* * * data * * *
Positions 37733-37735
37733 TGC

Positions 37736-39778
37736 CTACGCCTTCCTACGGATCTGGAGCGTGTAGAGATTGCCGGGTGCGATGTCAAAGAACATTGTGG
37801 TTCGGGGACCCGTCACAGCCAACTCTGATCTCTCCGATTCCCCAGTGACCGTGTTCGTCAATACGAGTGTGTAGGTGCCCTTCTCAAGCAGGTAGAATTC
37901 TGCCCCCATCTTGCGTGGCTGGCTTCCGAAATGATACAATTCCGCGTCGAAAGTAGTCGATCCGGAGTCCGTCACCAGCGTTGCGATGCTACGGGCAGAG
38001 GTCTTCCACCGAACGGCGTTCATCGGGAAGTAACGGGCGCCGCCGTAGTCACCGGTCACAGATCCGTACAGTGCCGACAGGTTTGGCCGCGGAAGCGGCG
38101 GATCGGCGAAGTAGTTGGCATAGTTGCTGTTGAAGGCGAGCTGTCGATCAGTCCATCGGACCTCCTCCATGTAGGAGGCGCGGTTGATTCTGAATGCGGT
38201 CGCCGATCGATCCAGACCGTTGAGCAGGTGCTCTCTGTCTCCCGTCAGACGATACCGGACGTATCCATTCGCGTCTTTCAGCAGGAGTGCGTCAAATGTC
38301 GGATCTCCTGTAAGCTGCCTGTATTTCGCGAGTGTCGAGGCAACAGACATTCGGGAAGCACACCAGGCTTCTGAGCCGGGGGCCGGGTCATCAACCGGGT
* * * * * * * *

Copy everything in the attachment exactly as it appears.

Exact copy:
Positions 37733-37735
37733 TGC

Positions 37736-39778
37736 CTACGCCTTCCTACGGATCTGGAGCGTGTAGAGATTGCCGGGTGCGATGTCAAAGAACATTGTGG
37801 TTCGGGGACCCGTCACAGCCAACTCTGATCTCTCCGATTCCCCAGTGACCGTGTTCGTCAATACGAGTGTGTAGGTGCCCTTCTCAAGCAGGTAGAATTC
37901 TGCCCCCATCTTGCGTGGCTGGCTTCCGAAATGATACAATTCCGCGTCGAAAGTAGTCGATCCGGAGTCCGTCACCAGCGTTGCGATGCTACGGGCAGAG
38001 GTCTTCCACCGAACGGCGTTCATCGGGAAGTAACGGGCGCCGCCGTAGTCACCGGTCACAGATCCGTACAGTGCCGACAGGTTTGGCCGCGGAAGCGGCG
38101 GATCGGCGAAGTAGTTGGCATAGTTGCTGTTGAAGGCGAGCTGTCGATCAGTCCATCGGACCTCCTCCATGTAGGAGGCGCGGTTGATTCTGAATGCGGT
38201 CGCCGATCGATCCAGACCGTTGAGCAGGTGCTCTCTGTCTCCCGTCAGACGATACCGGACGTATCCATTCGCGTCTTTCAGCAGGAGTGCGTCAAATGTC
38301 GGATCTCCTGTAAGCTGCCTGTATTTCGCGAGTGTCGAGGCAACAGACATTCGGGAAGCACACCAGGCTTCTGAGCCGGGGGCCGGGTCATCAACCGGGT